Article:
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GNU Makefile rule generating a few targets from a single source file

If I have a Makefile rule like this:

a b c:
    echo "Creating a b c"
    touch a b c

output: a b c
    cat a b c > output

and I run make -j9 output

make sees the 3 dependencies (a,b,c), looks for how to produce them: (the "a b c" rule above), but what happens next? Should it not realize that the "a b c" rule only needs to be run once to create all 3 targets?

This is what make actually does:

[pavel@orianna test]$ make -j9 output -n
echo "Creating a b c"
touch a b c
echo "Creating a b c"
touch a b c
echo "Creating a b c"
touch a b c                                                                                                                                                                                                                                                                    
cat a b c > output                                                                                                                                                                                                                                                             
[pavel@orianna test]$

The same recipe is run 3 times, once for each dependency to rule "output"!

Does anyone know why it behaves this way?

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marked as duplicate by casperOne Jun 21 '12 at 13:54

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2 Answers

up vote 8 down vote accepted

Your a b c: rule tells Make that this is how to build any of these targets, not how to build all of them. Make is not smart enough to analyze the commands and deduce that running the rule once will build all three. Make knows (from the output rule) that it must rebuild a, b and c, so that's what it does. It runs the first rule once for a, once for b and once for c.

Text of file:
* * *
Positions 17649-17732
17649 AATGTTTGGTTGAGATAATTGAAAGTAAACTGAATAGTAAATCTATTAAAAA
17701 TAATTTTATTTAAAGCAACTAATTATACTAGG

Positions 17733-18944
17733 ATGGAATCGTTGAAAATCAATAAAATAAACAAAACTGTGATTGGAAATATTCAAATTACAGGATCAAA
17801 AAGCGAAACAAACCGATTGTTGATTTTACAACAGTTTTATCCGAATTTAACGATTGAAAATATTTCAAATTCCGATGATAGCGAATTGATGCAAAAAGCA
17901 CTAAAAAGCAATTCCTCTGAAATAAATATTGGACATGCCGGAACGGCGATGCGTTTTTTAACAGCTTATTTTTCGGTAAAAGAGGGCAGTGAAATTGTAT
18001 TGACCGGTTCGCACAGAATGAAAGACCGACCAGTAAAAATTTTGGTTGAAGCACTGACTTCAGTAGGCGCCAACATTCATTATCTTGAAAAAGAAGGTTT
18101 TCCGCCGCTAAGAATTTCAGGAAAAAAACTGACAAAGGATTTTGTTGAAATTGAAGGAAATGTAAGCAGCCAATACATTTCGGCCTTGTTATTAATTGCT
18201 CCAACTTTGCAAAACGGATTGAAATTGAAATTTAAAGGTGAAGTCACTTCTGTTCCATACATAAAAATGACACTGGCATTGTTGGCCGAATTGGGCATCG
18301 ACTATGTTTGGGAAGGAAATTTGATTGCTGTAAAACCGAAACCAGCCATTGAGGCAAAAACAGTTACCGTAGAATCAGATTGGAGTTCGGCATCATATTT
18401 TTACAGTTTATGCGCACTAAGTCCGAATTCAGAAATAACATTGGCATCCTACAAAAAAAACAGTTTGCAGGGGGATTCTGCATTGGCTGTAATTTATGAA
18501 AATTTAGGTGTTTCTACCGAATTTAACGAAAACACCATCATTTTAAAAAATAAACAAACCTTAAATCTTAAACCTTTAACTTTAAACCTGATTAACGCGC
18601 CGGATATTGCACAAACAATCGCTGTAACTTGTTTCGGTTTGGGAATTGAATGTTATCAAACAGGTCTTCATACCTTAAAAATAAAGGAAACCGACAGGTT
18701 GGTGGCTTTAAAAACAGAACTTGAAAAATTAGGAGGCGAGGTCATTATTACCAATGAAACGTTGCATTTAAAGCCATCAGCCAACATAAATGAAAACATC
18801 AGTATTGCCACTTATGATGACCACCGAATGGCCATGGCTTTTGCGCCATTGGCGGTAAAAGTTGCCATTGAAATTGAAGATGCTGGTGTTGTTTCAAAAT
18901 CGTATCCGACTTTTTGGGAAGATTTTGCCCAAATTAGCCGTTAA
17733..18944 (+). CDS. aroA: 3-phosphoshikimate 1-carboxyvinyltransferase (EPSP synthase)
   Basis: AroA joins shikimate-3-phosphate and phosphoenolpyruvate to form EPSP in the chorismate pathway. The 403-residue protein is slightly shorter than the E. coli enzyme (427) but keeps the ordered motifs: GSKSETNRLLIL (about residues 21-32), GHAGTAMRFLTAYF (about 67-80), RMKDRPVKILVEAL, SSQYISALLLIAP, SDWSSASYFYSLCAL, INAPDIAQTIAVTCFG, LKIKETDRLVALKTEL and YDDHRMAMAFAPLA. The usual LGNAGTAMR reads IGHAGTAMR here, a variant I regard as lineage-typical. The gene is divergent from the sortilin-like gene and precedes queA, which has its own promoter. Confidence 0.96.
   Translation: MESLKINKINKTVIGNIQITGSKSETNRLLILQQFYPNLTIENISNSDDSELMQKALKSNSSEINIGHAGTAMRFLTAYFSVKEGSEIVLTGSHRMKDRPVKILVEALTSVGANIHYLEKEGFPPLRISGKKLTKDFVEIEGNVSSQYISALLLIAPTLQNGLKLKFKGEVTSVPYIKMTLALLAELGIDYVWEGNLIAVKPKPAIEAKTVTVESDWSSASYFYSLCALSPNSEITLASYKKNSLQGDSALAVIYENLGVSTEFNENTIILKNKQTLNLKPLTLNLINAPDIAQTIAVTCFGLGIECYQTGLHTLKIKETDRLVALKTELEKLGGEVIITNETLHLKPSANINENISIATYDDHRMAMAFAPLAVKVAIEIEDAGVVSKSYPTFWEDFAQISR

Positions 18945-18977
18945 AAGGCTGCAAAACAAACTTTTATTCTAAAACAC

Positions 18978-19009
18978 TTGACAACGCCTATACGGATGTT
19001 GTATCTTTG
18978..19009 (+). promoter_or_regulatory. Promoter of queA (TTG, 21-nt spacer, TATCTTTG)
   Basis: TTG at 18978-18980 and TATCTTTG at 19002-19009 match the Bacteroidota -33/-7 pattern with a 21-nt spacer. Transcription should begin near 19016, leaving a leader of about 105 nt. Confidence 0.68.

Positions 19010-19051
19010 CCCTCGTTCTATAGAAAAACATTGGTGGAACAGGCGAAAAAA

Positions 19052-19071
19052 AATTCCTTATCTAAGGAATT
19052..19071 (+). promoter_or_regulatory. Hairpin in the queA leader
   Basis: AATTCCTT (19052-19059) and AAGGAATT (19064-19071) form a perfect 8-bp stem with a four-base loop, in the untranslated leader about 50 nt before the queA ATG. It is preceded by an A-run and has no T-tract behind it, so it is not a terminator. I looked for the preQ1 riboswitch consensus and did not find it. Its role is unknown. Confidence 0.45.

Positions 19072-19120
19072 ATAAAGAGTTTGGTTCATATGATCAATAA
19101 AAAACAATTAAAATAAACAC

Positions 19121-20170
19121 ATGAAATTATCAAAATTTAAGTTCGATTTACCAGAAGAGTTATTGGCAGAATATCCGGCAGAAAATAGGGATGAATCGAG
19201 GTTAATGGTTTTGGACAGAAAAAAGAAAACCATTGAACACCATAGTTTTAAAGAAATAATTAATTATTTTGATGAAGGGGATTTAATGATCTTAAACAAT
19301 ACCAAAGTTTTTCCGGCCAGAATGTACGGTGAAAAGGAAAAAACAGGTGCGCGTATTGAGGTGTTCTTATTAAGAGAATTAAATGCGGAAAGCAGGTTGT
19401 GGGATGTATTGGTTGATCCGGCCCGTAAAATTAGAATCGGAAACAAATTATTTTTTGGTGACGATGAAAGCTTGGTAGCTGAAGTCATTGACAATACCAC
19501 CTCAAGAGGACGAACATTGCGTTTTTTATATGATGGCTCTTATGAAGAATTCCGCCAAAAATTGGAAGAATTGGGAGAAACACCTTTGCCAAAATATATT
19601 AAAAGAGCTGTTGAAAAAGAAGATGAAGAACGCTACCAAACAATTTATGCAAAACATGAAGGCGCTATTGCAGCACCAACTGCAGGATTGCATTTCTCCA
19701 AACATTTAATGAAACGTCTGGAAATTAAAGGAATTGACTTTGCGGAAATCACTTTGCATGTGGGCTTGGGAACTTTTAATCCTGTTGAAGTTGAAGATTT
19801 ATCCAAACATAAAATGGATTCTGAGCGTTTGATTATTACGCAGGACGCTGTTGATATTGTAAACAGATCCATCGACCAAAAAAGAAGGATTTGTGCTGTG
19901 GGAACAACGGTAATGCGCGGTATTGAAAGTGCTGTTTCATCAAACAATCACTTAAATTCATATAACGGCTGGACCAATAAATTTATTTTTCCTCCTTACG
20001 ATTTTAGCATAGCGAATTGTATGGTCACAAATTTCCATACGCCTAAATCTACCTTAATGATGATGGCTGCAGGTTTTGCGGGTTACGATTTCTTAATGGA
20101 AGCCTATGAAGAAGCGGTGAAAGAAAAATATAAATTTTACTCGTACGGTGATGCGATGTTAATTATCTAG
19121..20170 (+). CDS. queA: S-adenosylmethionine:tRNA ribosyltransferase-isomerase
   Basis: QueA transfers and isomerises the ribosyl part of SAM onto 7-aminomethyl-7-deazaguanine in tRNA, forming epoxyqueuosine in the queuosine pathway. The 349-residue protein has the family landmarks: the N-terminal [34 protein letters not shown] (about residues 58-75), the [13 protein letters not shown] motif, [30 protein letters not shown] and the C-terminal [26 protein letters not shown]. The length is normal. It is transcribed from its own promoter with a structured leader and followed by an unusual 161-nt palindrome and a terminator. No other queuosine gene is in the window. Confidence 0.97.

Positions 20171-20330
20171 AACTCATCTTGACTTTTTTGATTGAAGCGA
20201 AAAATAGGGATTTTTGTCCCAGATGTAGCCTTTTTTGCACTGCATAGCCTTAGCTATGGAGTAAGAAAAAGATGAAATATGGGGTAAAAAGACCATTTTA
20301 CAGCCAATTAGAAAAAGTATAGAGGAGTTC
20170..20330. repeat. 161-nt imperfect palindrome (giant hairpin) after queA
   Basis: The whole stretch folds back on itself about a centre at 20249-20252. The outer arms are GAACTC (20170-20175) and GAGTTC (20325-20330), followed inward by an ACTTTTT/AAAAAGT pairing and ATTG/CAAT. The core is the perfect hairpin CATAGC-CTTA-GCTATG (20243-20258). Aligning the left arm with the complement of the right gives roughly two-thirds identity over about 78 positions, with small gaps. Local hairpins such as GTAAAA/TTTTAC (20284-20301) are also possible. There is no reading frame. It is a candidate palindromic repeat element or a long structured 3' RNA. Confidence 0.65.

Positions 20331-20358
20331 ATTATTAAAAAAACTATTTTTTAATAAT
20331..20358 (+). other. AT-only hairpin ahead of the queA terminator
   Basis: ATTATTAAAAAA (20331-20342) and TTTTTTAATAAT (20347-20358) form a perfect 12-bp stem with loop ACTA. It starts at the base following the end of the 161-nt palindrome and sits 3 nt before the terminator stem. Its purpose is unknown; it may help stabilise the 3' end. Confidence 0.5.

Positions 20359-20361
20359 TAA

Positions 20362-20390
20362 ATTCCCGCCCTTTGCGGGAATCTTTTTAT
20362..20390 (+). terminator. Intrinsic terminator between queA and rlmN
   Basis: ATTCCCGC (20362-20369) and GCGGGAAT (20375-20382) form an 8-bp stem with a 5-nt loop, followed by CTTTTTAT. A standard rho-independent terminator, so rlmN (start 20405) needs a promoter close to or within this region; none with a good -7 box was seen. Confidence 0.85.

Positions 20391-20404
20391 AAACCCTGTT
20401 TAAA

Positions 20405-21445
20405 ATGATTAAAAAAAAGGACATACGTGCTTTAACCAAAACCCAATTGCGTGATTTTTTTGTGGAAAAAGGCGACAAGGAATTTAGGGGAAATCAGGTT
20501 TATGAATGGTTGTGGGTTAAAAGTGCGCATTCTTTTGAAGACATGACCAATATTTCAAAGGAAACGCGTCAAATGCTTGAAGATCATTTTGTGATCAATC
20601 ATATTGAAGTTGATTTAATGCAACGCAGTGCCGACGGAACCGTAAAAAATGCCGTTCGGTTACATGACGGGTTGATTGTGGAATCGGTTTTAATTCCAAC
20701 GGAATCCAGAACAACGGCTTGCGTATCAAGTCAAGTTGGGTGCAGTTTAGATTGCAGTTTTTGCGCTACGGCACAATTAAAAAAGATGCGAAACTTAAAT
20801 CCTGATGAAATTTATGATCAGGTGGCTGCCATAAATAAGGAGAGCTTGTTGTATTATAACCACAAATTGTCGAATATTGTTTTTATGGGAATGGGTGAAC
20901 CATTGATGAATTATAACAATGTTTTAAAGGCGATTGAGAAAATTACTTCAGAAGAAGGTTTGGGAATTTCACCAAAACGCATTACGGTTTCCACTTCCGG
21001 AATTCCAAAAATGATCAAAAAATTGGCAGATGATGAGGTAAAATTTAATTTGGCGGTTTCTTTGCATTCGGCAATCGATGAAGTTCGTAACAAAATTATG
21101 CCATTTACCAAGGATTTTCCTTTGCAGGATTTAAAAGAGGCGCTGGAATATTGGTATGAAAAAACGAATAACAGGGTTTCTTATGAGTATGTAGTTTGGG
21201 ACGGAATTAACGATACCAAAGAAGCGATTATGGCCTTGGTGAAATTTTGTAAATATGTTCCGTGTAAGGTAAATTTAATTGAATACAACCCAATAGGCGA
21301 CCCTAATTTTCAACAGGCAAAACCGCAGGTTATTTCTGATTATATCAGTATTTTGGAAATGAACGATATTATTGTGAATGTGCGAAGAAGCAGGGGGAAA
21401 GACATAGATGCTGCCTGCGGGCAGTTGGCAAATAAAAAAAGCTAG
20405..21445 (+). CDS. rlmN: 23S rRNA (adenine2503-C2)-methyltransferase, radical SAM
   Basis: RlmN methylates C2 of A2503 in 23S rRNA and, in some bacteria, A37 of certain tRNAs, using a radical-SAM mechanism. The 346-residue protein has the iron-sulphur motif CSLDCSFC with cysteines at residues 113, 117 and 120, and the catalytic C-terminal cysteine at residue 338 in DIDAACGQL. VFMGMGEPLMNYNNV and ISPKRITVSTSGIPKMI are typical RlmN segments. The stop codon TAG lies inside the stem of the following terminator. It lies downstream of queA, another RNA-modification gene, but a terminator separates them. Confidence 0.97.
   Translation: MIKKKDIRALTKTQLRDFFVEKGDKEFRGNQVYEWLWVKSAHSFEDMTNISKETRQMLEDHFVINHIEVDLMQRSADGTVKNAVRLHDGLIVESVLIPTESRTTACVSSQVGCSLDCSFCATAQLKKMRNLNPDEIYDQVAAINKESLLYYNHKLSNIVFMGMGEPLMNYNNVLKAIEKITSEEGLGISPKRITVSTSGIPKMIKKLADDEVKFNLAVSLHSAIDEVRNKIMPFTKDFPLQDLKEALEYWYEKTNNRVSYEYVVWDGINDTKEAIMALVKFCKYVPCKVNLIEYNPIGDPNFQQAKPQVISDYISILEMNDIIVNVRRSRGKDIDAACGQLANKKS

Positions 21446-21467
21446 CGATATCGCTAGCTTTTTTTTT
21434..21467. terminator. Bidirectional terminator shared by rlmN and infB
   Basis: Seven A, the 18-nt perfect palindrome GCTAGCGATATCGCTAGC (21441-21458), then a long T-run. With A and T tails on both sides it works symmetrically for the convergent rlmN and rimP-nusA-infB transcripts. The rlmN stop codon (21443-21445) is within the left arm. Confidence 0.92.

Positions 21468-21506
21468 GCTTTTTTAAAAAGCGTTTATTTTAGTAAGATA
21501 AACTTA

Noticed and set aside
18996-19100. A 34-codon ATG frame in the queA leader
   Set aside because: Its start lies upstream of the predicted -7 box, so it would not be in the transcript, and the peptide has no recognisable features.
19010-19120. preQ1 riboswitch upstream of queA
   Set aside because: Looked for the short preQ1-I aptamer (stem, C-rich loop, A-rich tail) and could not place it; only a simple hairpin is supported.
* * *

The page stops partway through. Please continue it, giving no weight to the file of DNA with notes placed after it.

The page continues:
If you want to rebuild them individually, do this:

a b c:
    echo "Creating $@"
    touch $@

If you want to rebuild them all at once, do something like this:

.PHONY: things
things:
    echo "Creating a b c"
    touch a b c

output: things
    cat a b c > output

or better still:

THINGS = a b c
.PHONY: things
things:
    echo "Creating $(THINGS)"
    touch $(THINGS)

output: things
    cat $(THINGS) > output
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1  
Great answer! Thank you. Is creating a phony target the only way, or is there a cleaner way to express "a and b and c are built by this rule"? –  Pavel Aug 16 '11 at 18:06
    
@Pavel, I don't know of a cleaner way (and I would probably take the first option anyhow). But then again I'm still trying to figure out AUZKamath's answer. –  Beta Aug 16 '11 at 18:17
6  
See cmcrossroads.com/ask-mr-make/… for a survey of methods to deal with this scenario, including the only "correct" way to specify a rule with multiple outputs in gmake (pattern rules, of course!). –  Eric Melski Aug 16 '11 at 18:47
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a b c are three different goals/targets with no prerequisites to it. i,e to say it will build the target whenever it is asked to.

a b c:
    echo "Creating a b c"
    touch a b c

You are asking make to build target named output that has a b c as prerequisites. So targets a b c are built sequentially and finally output is built.

Now in your case all the targets gets built invariably when either of one is called. So to avoid redundant build you will have to add prerequisites to targets a,b,c. Build target 'a' only if 'a' does not exist. Similarly for 'b' and 'c'

a b c: $@
    echo "Creating a b c"
    touch a b c

However this is not advisable. Ideally Makefile targets should be very specific.

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1  
This works, but I can't see how. Did Jack Kelly send you? –  Beta Aug 16 '11 at 18:17
    
However, when running this with make -j3 a b c, three jobs are created. –  krlmlr Jun 19 '12 at 14:49
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